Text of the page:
MEng lecturer Martina Lauchengco publishes new book LOVED
LOVED: How to Rethink Marketing for Tech Products helps readers understand the fundamental purpose behind why marketing matters for every product and what is essential to do well.
Most tech companies get product marketing wrong. LOVED is the next in the bestselling Silicon Valley Product Group (SVPG) series, and it explains how companies such as Apple, Netflix, Microsoft, and Salesforce use product marketing to transform their businesses.
Even the best products can lose out in the market. Why? They are beaten by products with better product marketing. Excellent product marketing accomplishes far more than segmenting customers, positioning your product, developing product collateral, and supporting sales teams. It teaches you how to get your product to market in the most efficient way possible. It has an impact on how the rest of the world perceives your product and category. It motivates others to tell the tale of your product.
With LOVED, author and UC Berkeley MEng lecturer Martina Lauchengco invites readers to rethink their ideas of product marketing and turn to a more “dynamic, customer and market-centric” version that enables a product to reach its full market potential.
“Product marketing has an impact on how the rest of the world perceives your product and category. It motivates others to tell the tale of your product.”
A book about marketing for non-marketers
One reason why people might want to read LOVED is that the book is about marketing, but it is written for non-marketers. It focuses on helping readers understand the fundamentals and importance of marketing. Most people don’t understand what go-to-market means. LOVED is written to explain how companies utilize product marketing, marketing, and sales disciplines to help readers gain a better understanding of how they operate together.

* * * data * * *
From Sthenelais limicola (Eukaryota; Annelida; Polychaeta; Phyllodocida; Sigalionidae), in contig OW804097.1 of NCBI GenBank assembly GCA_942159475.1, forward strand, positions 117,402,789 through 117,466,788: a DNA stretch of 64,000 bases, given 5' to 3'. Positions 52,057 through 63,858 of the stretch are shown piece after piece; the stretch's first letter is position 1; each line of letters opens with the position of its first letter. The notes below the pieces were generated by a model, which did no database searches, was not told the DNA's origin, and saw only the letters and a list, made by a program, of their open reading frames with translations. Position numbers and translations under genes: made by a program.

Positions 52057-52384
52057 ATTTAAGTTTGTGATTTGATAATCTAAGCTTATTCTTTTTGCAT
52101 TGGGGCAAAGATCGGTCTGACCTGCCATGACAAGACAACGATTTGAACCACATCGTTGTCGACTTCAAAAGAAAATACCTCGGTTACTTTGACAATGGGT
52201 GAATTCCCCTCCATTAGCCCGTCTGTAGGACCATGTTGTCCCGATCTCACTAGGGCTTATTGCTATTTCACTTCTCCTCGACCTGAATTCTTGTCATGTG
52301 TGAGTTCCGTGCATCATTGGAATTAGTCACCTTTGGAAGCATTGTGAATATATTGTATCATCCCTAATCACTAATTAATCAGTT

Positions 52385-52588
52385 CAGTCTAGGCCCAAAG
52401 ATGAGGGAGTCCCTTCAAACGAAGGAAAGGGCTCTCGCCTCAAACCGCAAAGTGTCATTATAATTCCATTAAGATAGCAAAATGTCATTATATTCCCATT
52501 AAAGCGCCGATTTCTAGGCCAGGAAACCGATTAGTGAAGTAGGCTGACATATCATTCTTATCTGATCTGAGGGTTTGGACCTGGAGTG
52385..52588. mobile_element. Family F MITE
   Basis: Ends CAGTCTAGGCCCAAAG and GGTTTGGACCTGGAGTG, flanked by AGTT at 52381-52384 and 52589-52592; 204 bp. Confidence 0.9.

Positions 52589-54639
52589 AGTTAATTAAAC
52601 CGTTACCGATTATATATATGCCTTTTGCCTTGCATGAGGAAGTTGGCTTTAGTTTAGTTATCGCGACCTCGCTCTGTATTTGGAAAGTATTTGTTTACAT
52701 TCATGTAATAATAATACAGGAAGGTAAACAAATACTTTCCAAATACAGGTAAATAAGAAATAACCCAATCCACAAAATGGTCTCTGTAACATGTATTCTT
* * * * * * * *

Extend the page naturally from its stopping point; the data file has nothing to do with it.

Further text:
How Berkeley MEng students contributed to the book
LOVED features some of the market tests Martina’s UC Berkeley graduate students ran for their final class project.
One of the student projects featured in LOVED focused on a product consisting of online bootcamps to get people job-ready for careers in technology. For their market test, participants were asked to select from five different dollar amounts and assign each to a different company competing in the same space. They then compared these answers to how participants had answered questions about how important brand name was in making decisions. Their market implication was that people like to think they aren’t affected by brand reputation. However, when forced to make choices compared to similar products, they are willing to pay more for the brand they know, even relative to what they feel that brand is worth in a different context.
From the author herself, “writing LOVED was one of the hardest professional challenges I’ve tackled in my career. Having content worthy of a book and crafting it into a book worthy of reading are two very different things.
The process of rewriting and honing what I wanted to say so that it was readable and my larger points were clear was the real work. In my final rewrite, I cut eight chapters and 9000 words, but I think the book is much better for it.
In a business book, you don’t get a prize for being long. What people want is valuable lessons and inspiration and that every page delivers on their investment in time.”
Are you interested in purchasing LOVED? Click on this link: https://tinyurl.com/LOVEDProductMarketing
Martina Lauchengco received her BA in Political Science and MA in Organizational Behavior from Stanford University. Martina is the product marketing partner at Silicon Valley Product Group (SVPG) and a partner at Costanoa Ventures, a boutique early-stage venture capital firm. Martina worked at Microsoft and Netscape, two of the most formative tech companies of all time, before advising startups and Fortune 500 companies. She has been a lecturer for the Masters of Engineering program at UC Berkeley for almost 11 years and an ardent advocate of the importance of diversity, equity, and inclusion.
Connect with Martina Lauchengco.
Edited by Veronica Roseborough and Nick Yang.